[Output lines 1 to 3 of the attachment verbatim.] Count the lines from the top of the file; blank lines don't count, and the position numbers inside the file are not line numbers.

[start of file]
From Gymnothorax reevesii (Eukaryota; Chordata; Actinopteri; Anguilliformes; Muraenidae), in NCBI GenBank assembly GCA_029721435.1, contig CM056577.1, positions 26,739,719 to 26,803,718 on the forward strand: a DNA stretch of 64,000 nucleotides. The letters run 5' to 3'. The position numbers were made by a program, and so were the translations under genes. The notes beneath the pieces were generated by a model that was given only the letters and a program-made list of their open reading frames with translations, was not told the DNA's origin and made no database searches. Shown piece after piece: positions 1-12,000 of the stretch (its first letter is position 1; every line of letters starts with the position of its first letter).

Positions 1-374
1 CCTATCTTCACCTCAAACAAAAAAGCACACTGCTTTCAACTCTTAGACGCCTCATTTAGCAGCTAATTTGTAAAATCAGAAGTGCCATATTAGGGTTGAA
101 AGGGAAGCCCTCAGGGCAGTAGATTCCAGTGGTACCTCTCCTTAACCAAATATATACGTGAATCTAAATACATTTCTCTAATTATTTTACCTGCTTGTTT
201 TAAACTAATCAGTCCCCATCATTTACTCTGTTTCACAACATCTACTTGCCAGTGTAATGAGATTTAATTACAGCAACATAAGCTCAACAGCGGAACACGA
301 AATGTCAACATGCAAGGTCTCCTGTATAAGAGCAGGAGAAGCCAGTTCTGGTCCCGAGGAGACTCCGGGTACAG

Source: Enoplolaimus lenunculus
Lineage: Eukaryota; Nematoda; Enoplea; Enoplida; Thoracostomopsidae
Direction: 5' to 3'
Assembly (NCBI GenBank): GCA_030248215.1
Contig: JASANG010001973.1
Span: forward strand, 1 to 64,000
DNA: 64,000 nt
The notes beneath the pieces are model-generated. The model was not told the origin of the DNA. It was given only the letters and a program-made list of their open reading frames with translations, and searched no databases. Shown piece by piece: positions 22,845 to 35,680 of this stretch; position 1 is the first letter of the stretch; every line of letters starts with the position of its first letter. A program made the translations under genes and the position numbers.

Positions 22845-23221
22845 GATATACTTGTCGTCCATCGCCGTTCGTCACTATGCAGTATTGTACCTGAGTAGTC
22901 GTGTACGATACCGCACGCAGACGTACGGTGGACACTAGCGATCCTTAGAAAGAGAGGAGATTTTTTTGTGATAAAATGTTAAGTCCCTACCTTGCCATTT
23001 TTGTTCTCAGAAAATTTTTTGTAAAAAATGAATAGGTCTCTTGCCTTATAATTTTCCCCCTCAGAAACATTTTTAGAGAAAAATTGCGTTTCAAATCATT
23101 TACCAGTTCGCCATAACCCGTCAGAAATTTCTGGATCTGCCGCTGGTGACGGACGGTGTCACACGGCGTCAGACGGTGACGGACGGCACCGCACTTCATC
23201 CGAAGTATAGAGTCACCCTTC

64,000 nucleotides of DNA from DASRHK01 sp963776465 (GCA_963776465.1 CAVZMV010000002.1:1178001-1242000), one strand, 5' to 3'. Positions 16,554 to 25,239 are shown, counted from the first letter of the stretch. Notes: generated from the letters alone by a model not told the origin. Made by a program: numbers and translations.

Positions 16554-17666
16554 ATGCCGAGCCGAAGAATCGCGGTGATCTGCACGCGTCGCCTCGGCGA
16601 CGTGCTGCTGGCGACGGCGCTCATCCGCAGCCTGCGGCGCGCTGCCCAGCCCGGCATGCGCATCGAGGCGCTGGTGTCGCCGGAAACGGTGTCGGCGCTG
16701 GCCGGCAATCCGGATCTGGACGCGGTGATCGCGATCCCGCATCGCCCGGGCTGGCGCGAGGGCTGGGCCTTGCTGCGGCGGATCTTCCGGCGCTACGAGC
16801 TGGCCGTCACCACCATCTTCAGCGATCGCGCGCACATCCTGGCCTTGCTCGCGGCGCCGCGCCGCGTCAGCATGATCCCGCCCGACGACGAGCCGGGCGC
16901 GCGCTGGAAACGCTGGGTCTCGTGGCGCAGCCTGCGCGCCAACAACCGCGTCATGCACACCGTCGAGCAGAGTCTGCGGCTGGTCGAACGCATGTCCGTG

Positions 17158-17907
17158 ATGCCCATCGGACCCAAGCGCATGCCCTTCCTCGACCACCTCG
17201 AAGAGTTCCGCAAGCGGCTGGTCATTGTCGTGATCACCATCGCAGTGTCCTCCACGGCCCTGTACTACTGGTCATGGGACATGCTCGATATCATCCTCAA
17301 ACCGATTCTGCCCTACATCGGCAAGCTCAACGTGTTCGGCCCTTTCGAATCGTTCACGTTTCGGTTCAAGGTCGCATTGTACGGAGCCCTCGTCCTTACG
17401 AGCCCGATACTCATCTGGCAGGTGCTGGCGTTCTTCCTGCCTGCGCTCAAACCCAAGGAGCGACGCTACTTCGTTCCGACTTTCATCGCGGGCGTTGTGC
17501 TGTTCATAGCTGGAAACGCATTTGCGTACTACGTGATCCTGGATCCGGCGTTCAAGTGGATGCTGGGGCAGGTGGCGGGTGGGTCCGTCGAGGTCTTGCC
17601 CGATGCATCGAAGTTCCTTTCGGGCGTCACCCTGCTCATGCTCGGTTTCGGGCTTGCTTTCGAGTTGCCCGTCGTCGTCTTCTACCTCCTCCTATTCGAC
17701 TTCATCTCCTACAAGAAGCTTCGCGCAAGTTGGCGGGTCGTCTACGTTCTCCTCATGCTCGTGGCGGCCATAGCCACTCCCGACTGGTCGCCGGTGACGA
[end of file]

From Gymnothorax reevesii (Eukaryota; Chordata; Actinopteri; Anguilliformes; Muraenidae), in NCBI GenBank assembly GCA_029721435.1, contig CM056577.1, positions 26,739,719 to 26,803,718 on the forward strand: a DNA stretch of 64,000 nucleotides. The letters run 5' to 3'. The position numbers were made by a program, and so were the translations under genes. The notes beneath the pieces were generated by a model that was given only the letters and a program-made list of their open reading frames with translations, was not told the DNA's origin and made no database searches. Shown piece after piece: positions 1-12,000 of the stretch (its first letter is position 1; every line of letters starts with the position of its first letter).

Positions 1-374
1 CCTATCTTCACCTCAAACAAAAAAGCACACTGCTTTCAACTCTTAGACGCCTCATTTAGCAGCTAATTTGTAAAATCAGAAGTGCCATATTAGGGTTGAA